By aligning with the protestors, the Congress hopes to regain lost ground among the Hindu voters. The Congress has been concerned since the BJP won 15% of the votes in the 2016 Assembly election in large part by making inroads into the grand old party’s Hindu vote bank.
The party has fielded Chennithala, who belongs to the upper caste Hindu Nair community, to lead its opposition to the ruling. He undertook a day-long fast on Friday to “save the custom and tradition of the Sabarimala temple”. “The fast is just the beginning of our agitation,” he said. “Congress will support Ayyappa devotees to protect the custom. The government should file a review petition. It should understand the sensitivity of the issue.”
Apart from helping his party win back Hindu voters, Chennithala seems to be using the opportunity to project himself as a “strong Hindu leader”.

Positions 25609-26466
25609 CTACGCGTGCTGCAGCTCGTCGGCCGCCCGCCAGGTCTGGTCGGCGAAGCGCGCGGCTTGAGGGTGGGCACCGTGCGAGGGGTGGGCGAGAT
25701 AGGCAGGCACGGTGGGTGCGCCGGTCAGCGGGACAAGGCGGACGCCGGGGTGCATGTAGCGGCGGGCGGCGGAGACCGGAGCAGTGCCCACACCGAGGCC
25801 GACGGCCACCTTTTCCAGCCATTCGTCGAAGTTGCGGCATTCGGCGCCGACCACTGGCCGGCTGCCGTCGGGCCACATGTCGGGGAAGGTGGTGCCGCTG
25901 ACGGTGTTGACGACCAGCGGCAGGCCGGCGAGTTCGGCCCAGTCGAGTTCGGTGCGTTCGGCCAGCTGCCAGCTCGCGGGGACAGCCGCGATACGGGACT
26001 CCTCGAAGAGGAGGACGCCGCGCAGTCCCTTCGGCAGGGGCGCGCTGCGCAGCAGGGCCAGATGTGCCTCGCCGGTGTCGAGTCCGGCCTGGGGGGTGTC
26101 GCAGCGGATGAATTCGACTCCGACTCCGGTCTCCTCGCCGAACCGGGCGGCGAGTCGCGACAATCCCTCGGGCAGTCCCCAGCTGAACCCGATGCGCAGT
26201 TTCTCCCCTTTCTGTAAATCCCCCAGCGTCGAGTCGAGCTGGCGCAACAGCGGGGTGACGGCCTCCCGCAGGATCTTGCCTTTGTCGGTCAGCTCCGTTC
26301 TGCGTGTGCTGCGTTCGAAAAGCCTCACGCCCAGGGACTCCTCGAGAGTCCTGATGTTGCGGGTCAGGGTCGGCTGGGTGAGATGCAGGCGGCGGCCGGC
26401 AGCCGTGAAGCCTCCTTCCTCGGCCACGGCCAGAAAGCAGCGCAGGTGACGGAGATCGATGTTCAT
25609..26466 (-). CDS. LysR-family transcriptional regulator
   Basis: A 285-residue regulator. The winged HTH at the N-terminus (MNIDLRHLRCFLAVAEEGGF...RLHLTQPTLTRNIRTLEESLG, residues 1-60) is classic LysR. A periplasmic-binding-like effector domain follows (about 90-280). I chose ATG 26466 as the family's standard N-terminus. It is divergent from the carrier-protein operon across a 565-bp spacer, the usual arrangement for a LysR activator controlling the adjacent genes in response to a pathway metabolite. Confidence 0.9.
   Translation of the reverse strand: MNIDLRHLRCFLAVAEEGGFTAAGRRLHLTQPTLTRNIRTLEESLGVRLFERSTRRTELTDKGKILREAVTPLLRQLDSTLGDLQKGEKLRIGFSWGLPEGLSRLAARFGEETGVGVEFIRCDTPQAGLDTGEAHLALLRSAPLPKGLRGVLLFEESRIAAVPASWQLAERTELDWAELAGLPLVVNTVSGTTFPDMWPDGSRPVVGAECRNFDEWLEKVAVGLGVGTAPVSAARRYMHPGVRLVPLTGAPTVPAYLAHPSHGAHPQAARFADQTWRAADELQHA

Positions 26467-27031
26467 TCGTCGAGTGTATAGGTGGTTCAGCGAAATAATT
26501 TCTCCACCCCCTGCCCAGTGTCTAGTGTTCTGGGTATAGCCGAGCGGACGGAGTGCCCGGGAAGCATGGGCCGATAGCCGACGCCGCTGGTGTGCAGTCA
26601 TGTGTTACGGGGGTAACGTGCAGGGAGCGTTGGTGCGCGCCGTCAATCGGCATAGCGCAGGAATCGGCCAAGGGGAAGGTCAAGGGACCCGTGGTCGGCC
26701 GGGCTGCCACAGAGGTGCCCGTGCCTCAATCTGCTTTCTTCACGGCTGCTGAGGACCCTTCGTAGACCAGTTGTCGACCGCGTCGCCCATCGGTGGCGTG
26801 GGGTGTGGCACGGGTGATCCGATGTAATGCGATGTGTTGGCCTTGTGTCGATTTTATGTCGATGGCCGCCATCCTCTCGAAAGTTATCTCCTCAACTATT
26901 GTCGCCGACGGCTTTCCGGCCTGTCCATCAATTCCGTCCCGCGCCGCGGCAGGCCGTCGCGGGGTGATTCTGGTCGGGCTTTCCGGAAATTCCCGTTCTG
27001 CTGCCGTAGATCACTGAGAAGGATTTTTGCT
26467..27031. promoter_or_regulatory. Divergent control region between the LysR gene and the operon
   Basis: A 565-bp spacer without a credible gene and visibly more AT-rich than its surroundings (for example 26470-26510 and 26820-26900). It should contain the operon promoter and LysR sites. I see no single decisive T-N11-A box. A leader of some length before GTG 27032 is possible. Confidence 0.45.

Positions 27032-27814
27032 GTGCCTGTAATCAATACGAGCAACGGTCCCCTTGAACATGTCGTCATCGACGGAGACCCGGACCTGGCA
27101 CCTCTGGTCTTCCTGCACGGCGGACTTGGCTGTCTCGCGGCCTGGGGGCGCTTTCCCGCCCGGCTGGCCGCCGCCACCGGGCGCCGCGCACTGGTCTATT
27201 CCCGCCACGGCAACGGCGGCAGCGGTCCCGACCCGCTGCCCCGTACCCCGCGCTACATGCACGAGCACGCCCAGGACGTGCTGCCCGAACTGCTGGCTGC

He is also trying to corner both the Left Front and the BJP as became evident when he urged the state government to pressure the Centre to bring an ordinance overturning the verdict.
It is not clear if the state Congress’s position enjoys the backing of the party’s central leadership, which is speaking in a different voice. “The Supreme Court’s decision has given a fresh expression to the rights of women and how they cannot be subjugated to any religious practice, no matter how sacred,” the party’s spokesperson Randeep Surjewala tweeted after the judgement was delivered. “We wholeheartedly welcome this progressive and far-reaching decision in case of entry into Sabarimala temple.”
It will be interesting to see how the Congress in Kerala settles this dilemma.